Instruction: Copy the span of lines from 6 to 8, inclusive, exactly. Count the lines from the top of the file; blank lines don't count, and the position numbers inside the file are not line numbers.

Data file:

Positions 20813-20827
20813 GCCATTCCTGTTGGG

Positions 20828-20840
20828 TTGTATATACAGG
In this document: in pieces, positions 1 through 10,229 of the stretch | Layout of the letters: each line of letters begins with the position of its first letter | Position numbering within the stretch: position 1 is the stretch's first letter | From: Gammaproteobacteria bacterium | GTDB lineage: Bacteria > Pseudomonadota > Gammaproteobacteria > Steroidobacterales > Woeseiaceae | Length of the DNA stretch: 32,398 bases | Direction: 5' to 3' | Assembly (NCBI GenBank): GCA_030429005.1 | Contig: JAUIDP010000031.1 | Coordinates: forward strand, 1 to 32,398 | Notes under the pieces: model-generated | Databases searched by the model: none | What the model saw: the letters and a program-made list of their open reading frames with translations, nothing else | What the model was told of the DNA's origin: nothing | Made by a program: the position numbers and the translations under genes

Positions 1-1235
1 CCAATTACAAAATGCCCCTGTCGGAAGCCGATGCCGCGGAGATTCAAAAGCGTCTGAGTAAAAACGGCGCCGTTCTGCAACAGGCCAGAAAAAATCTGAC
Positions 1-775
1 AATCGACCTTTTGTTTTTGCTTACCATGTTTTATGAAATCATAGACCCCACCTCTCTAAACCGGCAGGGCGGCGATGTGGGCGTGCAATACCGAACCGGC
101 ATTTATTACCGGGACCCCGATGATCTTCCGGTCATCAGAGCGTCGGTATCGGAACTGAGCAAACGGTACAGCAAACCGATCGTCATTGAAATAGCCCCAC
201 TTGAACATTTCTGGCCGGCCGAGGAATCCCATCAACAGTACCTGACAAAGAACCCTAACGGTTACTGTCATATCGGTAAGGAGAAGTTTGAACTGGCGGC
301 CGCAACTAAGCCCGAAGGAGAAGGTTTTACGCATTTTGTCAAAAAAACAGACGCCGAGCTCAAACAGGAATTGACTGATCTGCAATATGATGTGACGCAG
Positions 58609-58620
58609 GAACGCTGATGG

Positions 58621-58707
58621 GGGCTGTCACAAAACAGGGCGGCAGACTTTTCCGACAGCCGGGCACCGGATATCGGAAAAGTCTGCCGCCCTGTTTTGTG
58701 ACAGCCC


Positions 1-1235
1 CCAATTACAAAATGCCCCTGTCGGAAGCCGATGCCGCGGAGATTCAAAAGCGTCTGAGTAAAAACGGCGCCGTTCTGCAACAGGCCAGAAAAAATCTGAC
Positions 1-775